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Brown Spots On Hydrangeas – What Does It Mean & How To Treat It?

Introduction

Hydrangeas are popular among many homeowners due to its big clusters of beautiful blue, pink, and white flowers that blossom in the summer. This flowering shrub usually comes in different varieties hence why its leaf shape, as well as flower color, differ.

Nevertheless, all these varieties have one thing in common, and that is a common enemy, which is fungal infections, bacteria, and pests.

In this article, you will be taken through several fungal and bacterial infections that often cause brown spots on hydrangeas. Consequently, you will be in a great position to know what steps to take to address this issue and ensure your garden maintains a striking look.

Cercospora Leaf Spots on Hydrangeas

Cercospora leaf spot on hydrangeas

This is a common infection that results in brown spots on the leaves of the hydrangea and is caused by the leaves regularly being in contact with water either due to irrigation or rain.

It usually starts as either a purple or brown spot on the plant’s leaves near or close to its base. These spots, which have a diameter of 1/8″ to 1/4″, are tiny and appear scattered throughout the leaves.

Furthermore, these spots on the hydrangeas start developing gray or tan centers and which are then engulfed by purple or brown halos.

If nothing is done to contain this infection, the leaves eventually yellow-green and the drop. However, incidences of the Cercospora leaf spot killing the target plant are extremely rare.

But, severe leaves spotting as well as premature leaf shed may lead to a reduction in the flower bud and plant’s vigor that occurs during the present season. Additionally, this leaf disease also results in a hideous look at the hydrangeas plant.

Prevention and control of Cercospora Leaf Spot

There are a few things you can change about the landscape of your garden to either slow down or altogether prevent the spreading of the Cercospora leaf spot. These include:

  • You should try and avoid splashing water on the leaves of the hydrangea and instead of water the plant’s base. Moreover, even as you water the soil, only do so in adequate proportions, thereby ensuring the water surrounding the roots is moist rather than continuously wet or soggy. This is vital as this later result in several harmful plant infections, including root rot. Thus, instead of watering your hydrangeas plant with a little water daily, you should consider reducing the frequency in which you deep-soak it. Doing this is essential as it allows the soil to have time to dry in between the watering periods.
  • Get rid of all the heavily spotted or dead leaves and dispose of them.
  • Consequently, apply a tree type and shrub fertilizer on the hydrangeas plant as this helps in maintaining its steady growth rate. Nonetheless, you should stop using the fertilizer after two months before the average first frost date around your region.

The occurrence of the Cercospora leaf spot illness usually does not show up until its between mid and late summer. Therefore, you should make use of a protective fungicide to spray all the areas where you notice the signs of this infection to control its spread.

Additionally, if the plant suffers from any visible damage each year, you then need to use a copper-based fungicide as this helps in treating this condition.

For the effective treatment of this disease, you need to start the treatment either early summer or late spring when the symptoms start showing. Finally, check the product label to have an idea about the mixing and application guidelines.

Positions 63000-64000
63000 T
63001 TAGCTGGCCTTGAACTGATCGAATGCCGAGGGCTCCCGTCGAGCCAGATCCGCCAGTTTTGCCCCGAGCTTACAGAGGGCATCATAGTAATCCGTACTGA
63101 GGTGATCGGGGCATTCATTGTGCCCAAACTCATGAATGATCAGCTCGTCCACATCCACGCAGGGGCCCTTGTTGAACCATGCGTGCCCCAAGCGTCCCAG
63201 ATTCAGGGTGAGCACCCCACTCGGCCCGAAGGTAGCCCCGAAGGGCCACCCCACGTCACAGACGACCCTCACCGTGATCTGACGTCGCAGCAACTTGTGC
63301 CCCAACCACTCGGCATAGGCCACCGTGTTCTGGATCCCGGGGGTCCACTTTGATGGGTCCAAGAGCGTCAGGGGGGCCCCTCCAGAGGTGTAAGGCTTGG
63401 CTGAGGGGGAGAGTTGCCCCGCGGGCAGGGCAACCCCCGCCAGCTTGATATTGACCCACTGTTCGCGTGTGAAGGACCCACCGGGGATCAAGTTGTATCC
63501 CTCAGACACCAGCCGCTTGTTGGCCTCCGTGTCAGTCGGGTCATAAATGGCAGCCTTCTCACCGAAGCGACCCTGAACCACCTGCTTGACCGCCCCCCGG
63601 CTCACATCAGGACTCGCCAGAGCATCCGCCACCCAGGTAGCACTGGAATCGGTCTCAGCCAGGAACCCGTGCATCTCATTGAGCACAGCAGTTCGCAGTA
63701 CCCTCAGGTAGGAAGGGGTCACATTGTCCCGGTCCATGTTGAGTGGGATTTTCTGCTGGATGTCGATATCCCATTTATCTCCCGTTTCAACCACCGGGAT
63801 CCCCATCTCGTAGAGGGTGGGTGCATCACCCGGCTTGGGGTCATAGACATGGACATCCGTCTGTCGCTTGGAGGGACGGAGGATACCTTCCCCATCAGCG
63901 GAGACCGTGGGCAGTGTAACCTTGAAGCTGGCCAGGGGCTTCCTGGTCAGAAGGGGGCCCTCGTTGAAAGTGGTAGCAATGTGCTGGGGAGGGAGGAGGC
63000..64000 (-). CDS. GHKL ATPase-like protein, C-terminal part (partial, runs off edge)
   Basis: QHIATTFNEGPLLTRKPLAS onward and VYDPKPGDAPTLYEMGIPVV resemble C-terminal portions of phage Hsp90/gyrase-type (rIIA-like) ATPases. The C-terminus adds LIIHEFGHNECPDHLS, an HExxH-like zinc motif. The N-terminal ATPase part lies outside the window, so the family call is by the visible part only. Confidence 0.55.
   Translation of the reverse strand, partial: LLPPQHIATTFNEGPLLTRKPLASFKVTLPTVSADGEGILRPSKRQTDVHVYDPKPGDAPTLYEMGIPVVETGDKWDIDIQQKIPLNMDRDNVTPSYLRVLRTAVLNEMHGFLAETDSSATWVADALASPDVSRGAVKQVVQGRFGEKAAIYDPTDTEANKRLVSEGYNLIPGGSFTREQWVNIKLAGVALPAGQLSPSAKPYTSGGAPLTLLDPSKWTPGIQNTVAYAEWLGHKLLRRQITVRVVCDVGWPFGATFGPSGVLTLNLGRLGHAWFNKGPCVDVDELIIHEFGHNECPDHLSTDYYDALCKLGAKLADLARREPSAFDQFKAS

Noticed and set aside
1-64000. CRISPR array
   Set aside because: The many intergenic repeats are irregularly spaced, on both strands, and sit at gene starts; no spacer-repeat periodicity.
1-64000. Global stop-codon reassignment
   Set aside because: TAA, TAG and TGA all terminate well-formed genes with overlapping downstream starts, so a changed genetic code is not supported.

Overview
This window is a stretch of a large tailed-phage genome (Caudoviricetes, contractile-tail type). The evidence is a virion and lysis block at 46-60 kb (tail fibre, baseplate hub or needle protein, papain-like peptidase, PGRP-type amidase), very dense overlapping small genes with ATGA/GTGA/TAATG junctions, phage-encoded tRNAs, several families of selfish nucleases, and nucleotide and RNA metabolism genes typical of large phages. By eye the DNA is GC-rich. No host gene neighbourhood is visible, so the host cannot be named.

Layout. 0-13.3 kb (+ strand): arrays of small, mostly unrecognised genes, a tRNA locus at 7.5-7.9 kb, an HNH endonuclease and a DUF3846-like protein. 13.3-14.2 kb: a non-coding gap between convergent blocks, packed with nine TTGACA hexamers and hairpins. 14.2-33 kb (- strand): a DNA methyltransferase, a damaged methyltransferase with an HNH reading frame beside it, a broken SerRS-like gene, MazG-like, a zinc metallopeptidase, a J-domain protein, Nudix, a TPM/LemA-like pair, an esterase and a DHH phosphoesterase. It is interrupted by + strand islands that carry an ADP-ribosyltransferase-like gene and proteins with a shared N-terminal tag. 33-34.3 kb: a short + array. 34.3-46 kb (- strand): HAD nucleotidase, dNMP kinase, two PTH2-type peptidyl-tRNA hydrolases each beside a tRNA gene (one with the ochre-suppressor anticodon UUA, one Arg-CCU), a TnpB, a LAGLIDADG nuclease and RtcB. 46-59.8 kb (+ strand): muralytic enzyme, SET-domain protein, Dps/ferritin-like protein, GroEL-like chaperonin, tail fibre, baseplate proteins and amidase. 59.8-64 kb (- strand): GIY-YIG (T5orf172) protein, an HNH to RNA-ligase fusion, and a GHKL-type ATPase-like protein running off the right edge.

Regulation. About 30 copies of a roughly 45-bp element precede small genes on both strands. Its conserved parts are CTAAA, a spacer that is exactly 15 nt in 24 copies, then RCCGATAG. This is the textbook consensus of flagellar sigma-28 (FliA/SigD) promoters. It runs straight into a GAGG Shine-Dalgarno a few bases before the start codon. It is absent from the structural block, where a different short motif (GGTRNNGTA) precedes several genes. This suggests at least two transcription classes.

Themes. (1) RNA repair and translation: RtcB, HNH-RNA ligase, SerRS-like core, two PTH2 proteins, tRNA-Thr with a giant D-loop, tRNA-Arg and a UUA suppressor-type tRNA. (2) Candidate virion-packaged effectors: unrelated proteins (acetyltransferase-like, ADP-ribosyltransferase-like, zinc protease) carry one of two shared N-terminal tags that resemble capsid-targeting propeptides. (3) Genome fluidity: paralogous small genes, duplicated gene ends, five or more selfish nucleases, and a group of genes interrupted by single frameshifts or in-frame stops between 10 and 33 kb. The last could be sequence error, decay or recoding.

Hydrangeas Anthractnose

hydrangea Anthractnose

Anthractnose usually occasionally appears in the landscape and typically infects only the bigleaf hydrangea, which is also known by some people as “French” hydrangea or “mophead.” This leaf disease creates big snowball-shape clusters of flowers that have shades of white, red, pink, or blue.

Whereas this infection is mostly prevalent in big field plantations or greenhouses of carefully managed hydrangea, outbreaks can also reach residential areas and affect your garden. The fungi responsible for this disease is the Colletotrichum gloeosporioides, which can attack both the hydrangea blooms and leaves.

The conditions that favor the spread of brown spots on the hydrangeas plant are wet, hot weather and plants that are heavily fertilized also are more prone to this infection.

The first sight of the brown spots on hydrangeas is somewhat irregular and circular, as well as slightly sunken on the plant’s fleshy leaves. At the center of these leaves, these spots may reach a diameter of one inch or more and subsequently start changing in color from light brown to tan.

Moreover, slightly lighter, as well as alternating rings of dead tissue, usually make the spots to have a target-spot or bull’s-eye look. Subsequently, when bigger spots border either the midvein or any other main vein on the leaf, they start showing a more distinct angular shape.

If the ideal conditions for the development of this disease persist, the big, irregular, dark brown spots will quickly spread across the flower petals and leaves of the hydrangeas. Finally, the symptoms of this infection sometimes appear almost at once on both the blooms and leaves in the upper and lower areas of this plant.

Prevention and control of the Anthractnose

There are several measures you can take to counter the spread of this infection and this include;

  • Collecting all the fallen infected leaves and then taking out the destroyed blooms as recommended.
  • Secondly, you should try and avoid splashing water on the leaves while watering the plant, and instead direct the water towards the plant’s base area. As you water the plant, you need to ensure you do so in reasonable proportions to make the soil moist rather than continuously wet or soggy. This is vital as this helps prevent the development of other detrimental plant infections like root rot. Moreover, you should also consider not watering your plants daily and instead consider to deep soak it less often to allow the soil to dry in between the watering.
  • Lastly, you should also contemplate using a copper-based fungicide to spray both the flowers as well as the foliage according to the given directions. Additionally, you should spray both the foliage and blooming flowers the following summer before the brown spots start showing on the hydrangeas.